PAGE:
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Just added for my chapter on marketing planning, what I think is the best integrated marketing campaign ever created. – T.M.
Chapter 4 Case Study – IBM’s Smarter Planet Campaign
The vision for IBM’s “Smarter Planet” campaign was laid out in a November 17, 2008, speech by IBM chairman and CEO Sam J. Palmisano. “The world will continue to become smaller, flatter … and smarter,” he said. “We are moving into the age of the globally integrated and intelligent economy, society and planet. The question is, What will we do with that?”
The speech emphasized how the world’s systems and industries were becoming more instrumented, interconnected and intelligent, and that leaders and citizens could take advantage of this state of affairs to improve these systems and industries.
IBM is a $100B+ company with thousands of computer hardware and software products, ranging from mainframes to disk drives, databases to retail point of sale systems. A campaign had to be expansive enough to include all of them, and it had to be credible and relevant to customers.
According to Michael Paterson, creative director at Ogilvy & Mather, IBM’s agency of record, “The ‘smart planet’ thought was sparked by Palmisano’s speech, but the challenge in executing the campaign was coming up with imagery that would vividly illustrate abstract concepts. At the agency we began noodling around with ideas based on this, and one day one of our junior art directors came up with this beautiful graphic icon of a planet with little ‘think rays’ popping out of the top. It looked like the planet just got smart.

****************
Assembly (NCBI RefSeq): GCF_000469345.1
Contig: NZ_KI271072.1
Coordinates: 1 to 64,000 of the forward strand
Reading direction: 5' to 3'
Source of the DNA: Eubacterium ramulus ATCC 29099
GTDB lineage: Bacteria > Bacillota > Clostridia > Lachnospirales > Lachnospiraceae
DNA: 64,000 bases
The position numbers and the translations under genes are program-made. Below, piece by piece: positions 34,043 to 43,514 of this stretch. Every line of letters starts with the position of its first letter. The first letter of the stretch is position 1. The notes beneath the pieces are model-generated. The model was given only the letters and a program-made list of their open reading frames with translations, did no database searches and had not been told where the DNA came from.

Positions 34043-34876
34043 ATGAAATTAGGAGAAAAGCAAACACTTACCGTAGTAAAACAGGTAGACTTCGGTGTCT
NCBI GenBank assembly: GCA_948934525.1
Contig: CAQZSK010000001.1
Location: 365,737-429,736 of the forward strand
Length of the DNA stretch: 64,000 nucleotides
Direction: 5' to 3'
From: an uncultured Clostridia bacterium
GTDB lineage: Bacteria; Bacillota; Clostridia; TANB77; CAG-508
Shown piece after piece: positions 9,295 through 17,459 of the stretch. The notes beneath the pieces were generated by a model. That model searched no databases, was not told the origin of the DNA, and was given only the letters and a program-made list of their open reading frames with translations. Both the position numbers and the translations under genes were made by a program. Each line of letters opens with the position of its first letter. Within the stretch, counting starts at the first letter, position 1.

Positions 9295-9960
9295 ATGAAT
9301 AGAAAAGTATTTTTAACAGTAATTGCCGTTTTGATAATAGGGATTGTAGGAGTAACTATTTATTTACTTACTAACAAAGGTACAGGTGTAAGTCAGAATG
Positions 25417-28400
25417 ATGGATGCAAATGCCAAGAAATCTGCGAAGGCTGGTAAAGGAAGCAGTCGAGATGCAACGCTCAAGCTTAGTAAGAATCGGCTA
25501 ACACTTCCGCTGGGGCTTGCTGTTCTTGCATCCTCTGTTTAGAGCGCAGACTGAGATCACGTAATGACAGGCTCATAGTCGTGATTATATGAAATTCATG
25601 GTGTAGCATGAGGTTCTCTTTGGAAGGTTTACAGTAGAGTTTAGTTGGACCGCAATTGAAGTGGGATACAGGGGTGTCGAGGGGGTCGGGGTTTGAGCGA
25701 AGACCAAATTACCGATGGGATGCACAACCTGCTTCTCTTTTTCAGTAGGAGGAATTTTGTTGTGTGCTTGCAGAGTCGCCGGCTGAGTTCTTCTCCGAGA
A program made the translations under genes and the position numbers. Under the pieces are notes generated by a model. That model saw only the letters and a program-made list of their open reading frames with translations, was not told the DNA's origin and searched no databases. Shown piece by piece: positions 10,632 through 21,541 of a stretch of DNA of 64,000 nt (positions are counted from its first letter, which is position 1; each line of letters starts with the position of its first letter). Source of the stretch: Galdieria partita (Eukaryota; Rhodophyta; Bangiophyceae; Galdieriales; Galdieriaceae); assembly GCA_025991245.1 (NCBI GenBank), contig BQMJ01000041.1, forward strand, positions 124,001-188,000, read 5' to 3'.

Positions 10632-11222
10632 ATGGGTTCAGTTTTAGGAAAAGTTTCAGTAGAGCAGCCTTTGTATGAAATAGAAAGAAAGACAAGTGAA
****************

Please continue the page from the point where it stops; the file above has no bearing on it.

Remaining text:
The Smarter Plantet campaign was rolled out in 2008. Ogilvy went with a concept they called “op-ads” – a takeoff off newspaper op-ed opinion pieces – that featured a provocative headline, a think-ray-inspired image, and copy that presented a viewpoint from IBM. The campaign was rolled out first to The New York Times and Wall Street Journal.
A good campaign has a theme and has the durability to last a year or more. Based on those criteria, Smarter Planet is a great campaign. As of the writing of this book, the campaign has been running for five years. It not only provides a theme, but a unique “visual vocabulary” that is instantly recognizable. Smarter Planet succeeds on a number of levels:
- Awareness – the imagery, or visual vocabulary, is immediately recognizable, unique to IBM, and the op-ad format allows room to present the IBM viewpoint
- Agenda – building on Palmisano’s speech, the campaign sets a business agenda that describes IBM’s opinion on where the industry is going.
- Motivation – part of the reason for the success of the campaign is that it is so much more than advertising. It is an ad campaign, but it was also a mandate, and a vision. The campaign works to motivate customers, employees and partners alike.
- Conversation – the campaign acts as a conversation starter for IBM’s sales reps. “We think this is a business-building platform. We know our clients are looking at this time as a time to drive transformation and change, and the prospect of making their industry smarter, we believe, couldn’t come at a better time,” said IBM’s head of corporate marketing, John Kennedy.
- Organization – IBM uses Smarter Planet not just in advertising, but in product and solution marketing. The IBM website, and the Smarter Planet microsite, neatly organize the large and diverse set of products IBM sells.
Smarter Planet won the Effie Award in 2010. The Effie Awards are the American Marketing Association’s awards program to recognize the most effective advertising efforts in the United States each year. Smarter Planet has had a measurable impact on IBM’s business. According to IBM’s marketing team, by presenting a unified vision across every IBM channel and touch-point, the campaign changed perceptions and drove a 37% increase in revenue, with a campaign that paid back media dollars 10x in profit.